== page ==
Whether it’s expediting the candidate experience, enriching employee onboarding, streamlining Open Enrollment or tackling a one-off issue, it’s generally assumed that employees can look to their employers for insights, information and timely solutions. In fact, 67% of employees believe their employer offers the most effective response to the Coronavirus pandemic.
And, while it’s more critical than ever for employers to communicate through challenges their workers are facing, it’s equally important to admit the unknowns. If you don’t have all the answers, it’s okay to say so. Be as transparent as possible about the ways your organization is working to get answers, respond to obstacles and uncertainty in a timely manner, and don’t be afraid to overcommunicate as needed.
How to Frame the Message When You Don’t Know It All
- Show empathy for the health and wellness of your employees and their families. While the livelihood of the business is important, your people need to feel cared for and supported so they can bring their best to work.
- Recognize the unknown. If you’re uncertain, own up to it. Communicate what you do know and be honest about what you don’t. This will reinforce your credibility in future communications.
- Explain that you’re actively trying to find solutions to critical issues of uncertainty and you’ll share your findings as soon as you have them.
7 Tips for Communicating in Challenging Times
#1: Be Honest
A culture of openness and honesty – where employees feel secure in asking the uncomfortable questions – builds trust over time. Once this trust is established, the need for hypersensitive communication subsides. Instead of beating around the bush, create a space where employees can expect straightforward answers. If you do, they’ll be more likely to accept a response like “we don’t have all the answers” when it arises, because a track record of credibility has already been built.
#2: Maintain Open Channels of Communication
Resist the urge to keep communication on the output only setting. Create numerous channels where employees can share their own insight, ask questions and source more information. Virtual comment boxes, open door policies and online chat rooms are all prime examples of two-way communication channels that can effectively support your employees. Moreover, it gives HR professionals the chance to tap the collective pulse of the organization.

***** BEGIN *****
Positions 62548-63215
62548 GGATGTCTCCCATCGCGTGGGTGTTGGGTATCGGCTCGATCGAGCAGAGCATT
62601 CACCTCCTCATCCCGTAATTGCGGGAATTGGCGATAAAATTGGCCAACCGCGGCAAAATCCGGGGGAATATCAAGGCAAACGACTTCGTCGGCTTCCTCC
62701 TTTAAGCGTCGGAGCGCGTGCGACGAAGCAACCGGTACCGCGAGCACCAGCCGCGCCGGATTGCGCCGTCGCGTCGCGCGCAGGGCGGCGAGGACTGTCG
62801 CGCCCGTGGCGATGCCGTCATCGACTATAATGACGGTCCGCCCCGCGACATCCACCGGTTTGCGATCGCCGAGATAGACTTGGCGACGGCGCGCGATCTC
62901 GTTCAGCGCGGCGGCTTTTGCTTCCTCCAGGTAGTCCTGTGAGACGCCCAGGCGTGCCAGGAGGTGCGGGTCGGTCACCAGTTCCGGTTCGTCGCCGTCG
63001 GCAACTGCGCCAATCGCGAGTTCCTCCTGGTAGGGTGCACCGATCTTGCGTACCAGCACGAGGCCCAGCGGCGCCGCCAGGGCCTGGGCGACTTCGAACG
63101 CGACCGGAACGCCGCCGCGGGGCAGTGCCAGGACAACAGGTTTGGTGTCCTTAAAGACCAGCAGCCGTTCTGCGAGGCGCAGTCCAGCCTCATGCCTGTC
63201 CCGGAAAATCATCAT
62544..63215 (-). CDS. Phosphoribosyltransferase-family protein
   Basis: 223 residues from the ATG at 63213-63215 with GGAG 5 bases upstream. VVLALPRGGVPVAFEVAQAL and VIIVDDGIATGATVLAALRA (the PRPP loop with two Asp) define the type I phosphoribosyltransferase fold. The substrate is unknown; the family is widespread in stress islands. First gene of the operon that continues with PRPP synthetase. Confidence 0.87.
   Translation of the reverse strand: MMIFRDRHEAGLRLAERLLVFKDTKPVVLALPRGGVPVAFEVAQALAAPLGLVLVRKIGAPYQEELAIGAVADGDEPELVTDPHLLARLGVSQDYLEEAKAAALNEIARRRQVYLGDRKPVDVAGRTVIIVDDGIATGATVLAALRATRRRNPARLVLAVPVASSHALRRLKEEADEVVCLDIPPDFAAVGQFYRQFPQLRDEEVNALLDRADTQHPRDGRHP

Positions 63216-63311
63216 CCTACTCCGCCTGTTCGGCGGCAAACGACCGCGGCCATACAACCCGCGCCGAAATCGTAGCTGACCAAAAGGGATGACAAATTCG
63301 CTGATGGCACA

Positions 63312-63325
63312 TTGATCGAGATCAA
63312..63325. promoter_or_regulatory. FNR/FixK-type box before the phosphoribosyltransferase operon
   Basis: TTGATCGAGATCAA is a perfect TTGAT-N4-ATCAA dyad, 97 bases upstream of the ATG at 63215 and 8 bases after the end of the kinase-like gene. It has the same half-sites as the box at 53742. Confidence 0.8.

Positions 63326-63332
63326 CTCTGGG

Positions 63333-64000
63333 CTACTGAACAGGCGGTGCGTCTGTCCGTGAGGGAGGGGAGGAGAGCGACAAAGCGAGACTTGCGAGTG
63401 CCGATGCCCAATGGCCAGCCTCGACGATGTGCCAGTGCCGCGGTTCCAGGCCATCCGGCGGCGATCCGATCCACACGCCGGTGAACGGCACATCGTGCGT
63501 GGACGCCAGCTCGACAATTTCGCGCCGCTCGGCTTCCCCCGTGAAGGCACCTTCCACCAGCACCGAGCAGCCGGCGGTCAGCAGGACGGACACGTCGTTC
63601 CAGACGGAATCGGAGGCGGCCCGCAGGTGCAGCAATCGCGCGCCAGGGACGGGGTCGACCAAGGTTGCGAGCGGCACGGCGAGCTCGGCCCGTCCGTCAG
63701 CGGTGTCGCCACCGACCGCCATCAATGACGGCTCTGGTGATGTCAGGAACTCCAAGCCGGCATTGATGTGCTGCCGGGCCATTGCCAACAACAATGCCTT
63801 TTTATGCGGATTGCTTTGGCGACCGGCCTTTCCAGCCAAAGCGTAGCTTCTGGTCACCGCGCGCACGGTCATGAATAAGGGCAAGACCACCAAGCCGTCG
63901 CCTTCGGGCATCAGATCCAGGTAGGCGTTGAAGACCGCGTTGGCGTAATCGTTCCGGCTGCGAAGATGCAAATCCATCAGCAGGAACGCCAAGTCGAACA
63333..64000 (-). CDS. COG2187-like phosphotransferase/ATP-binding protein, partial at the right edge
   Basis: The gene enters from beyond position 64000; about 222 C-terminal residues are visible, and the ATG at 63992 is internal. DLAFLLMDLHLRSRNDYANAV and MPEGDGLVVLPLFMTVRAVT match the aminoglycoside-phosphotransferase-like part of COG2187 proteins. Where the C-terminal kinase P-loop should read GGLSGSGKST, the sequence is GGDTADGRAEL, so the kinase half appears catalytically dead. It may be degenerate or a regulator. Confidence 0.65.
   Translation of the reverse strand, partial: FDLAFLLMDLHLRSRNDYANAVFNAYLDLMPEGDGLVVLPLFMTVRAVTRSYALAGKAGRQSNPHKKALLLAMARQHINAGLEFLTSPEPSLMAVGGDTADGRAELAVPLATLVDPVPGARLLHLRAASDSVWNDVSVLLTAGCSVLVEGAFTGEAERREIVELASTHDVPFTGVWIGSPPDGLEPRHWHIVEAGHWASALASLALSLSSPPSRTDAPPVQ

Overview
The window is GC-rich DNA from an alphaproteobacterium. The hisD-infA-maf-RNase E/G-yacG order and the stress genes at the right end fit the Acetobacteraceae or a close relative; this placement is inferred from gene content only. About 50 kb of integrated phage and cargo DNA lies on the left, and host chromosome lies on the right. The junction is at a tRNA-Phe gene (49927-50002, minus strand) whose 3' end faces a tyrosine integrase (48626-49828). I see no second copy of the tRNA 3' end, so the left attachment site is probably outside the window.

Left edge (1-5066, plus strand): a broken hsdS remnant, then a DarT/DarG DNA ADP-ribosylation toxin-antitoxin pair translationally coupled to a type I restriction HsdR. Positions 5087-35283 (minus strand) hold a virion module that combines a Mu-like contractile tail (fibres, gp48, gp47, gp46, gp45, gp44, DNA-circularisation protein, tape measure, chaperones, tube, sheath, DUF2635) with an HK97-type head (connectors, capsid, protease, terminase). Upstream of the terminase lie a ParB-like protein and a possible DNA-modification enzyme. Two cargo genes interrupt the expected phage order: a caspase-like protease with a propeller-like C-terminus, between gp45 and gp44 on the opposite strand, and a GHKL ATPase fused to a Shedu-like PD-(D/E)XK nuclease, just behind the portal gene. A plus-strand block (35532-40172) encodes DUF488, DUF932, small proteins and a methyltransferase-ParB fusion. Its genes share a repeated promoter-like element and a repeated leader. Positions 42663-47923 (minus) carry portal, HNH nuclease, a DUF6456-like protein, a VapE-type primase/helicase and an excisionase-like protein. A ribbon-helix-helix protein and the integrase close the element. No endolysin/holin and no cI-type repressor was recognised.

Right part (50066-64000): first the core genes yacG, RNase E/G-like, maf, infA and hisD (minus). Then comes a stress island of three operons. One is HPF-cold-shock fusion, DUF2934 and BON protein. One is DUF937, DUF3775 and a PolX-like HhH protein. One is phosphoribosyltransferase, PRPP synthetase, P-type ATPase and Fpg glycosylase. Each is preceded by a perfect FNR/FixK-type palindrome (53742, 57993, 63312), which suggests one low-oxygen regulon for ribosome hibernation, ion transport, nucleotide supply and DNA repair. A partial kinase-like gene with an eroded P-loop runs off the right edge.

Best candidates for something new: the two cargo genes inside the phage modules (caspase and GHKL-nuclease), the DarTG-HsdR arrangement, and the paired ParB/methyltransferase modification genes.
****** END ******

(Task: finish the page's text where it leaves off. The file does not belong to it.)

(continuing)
#3: Be Transparent
Not all information can or should be shared with employees. In these cases, it’s crucial to be transparent as to why. For publicly traded companies, certain rules and regulations could dictate which information can be brought to light. Explain these nuances to your employees, why they exist, and that they’ll be made privy to key information at a more suitable time.
#4: Keep Track of Questions Being Asked, and Provide Answers When You Can
Make it simple to capture the questions and concerns that arise from each employee communication channel. Whether it’s through a dedicated HR assistant, automated platform or technological solution, strive to track all employee input so you can enlist leaders and managers to help address FAQs and concerns.
#5: Keep Employees in the Loop
Your employees are one of your most vital audiences. Their perception can be taken outside the workspace to reinforce your unique employer brand. If that brand becomes synonymous with evasion or deception, things could go south fast. Whenever possible, deliver crucial messages to your employees first, before they hear it through the grapevine. Equipping them with important information can also help you disseminate it quickly and accurately.
#6: Follow Up
Even if you don’t have all the answers, which you very well may not, it’s still essential to reply to employees as soon as possible. When you do get the answers they seek, follow up with them immediately. Some things can’t wait until Monday.
#7: Keep the Conversation Going
Create opportunities for feedback on a regular basis. Survey employees, asking them for feedback about your success (or failure) at arming them with the right information. Do they feel your organization has been open and honest? Are they readily kept in the loop? Are the messages they receive accurate and credible? Which issues would they like to know more about? By finding answers to questions about the communication process itself, your organization can start to hone in on which channels and strategies are working well, which could use improvement and if the cadence and frequency, even when faced with the unknown, is meeting employees’ expectations.
During these unprecedented times, employers are presented with a unique opportunity. They can spend their time tediously constructing inaccurate or misleading messages about information they simply don’t know. Or, they can find new and effective ways to master employee communication and build stronger, more trusting relationships than ever before.
And it all starts with admitting they don’t have all the answers.